ramblings on PHP, SQL, the web, politics, ultimate frisbee and what else is on in my life

Managing infolation in search results

While Yahoo and Google show off their search-index sizes, I am waiting for some real innovation in the way that search results are presented. For example my number one gripe with search engines is that I mostly get redundant content and that links are returned that simply give me a link which contains my search term.

When I search for something work related, I end up with 1000 sites that mirror the PHP manual or any given blog post. Thats useless. But worse, there is no way to effectively filter out such crap (at least none that I am aware of) in the current search engine interfaces. What I would love to see is that search engines work harder at identifying the original source of content. Then instead of giving me the same content on tons of different sites with the only variation being the URL and the fluff (and ads) around the content, they could provide me with the original source (and optionally a list of sites that has the same content.)

Speaking of fluff around the actual content, it would be nice if search engines could identify which parts of a site are just navigation and ads and which part contains the actual content. Frequently I end up with a hit on a link to an age old page in the navigation. I presume the age old page is not presented, because .. well its old. But the new page contains the a link with the term, so its marked up for that. Otherwise I cannot explain why I get a page with a link before the page with the content and the link text in the title.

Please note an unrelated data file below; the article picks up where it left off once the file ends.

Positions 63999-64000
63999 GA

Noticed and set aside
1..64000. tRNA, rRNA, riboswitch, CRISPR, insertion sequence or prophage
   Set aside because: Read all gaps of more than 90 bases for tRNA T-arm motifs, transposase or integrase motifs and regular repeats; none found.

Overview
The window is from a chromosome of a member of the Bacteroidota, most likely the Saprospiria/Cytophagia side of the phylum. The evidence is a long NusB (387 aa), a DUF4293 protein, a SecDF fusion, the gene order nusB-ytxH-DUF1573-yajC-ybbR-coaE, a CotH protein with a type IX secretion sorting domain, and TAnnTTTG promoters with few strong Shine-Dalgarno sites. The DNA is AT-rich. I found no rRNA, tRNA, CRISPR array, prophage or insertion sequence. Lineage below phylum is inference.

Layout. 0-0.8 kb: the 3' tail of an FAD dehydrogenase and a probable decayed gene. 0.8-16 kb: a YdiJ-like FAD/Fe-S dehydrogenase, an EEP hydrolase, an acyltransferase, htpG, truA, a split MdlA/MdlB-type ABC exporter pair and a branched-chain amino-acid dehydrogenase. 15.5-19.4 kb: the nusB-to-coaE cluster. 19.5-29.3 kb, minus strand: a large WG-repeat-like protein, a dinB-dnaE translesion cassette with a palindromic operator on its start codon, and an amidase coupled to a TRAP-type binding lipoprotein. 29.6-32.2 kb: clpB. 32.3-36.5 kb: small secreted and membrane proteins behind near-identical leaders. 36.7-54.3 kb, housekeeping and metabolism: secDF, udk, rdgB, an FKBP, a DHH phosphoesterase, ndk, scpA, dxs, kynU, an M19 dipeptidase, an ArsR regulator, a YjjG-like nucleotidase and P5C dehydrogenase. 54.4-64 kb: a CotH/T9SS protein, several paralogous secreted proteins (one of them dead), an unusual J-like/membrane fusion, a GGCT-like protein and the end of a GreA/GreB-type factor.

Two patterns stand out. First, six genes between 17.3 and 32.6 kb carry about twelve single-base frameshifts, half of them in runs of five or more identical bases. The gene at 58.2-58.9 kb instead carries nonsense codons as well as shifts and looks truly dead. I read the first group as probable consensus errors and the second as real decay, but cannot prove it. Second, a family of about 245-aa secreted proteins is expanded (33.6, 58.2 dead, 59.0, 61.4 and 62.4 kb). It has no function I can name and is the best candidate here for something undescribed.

Another annoying thing are these sites like expert exchange that just tease you with a question that someone posed, but the answer requires a paid account. Of course these sites SEO like crazy hoping that someone desperate enough will pay their yearly subscription. But for the most part people are not interested in questions, they are interested in answers. Not really sure how to deal with that, maybe there should be a personal black list one can maintain to kick these sites out of search results or at least make them grey or something.


Re: Managing infolation in search results

A tip for the next time you're looking for an answer on the expert exchange site: just scroll to the bottom of the page (after the ads and the gibberish), all the answers are in clear text there. Yes, I'm not kidding.

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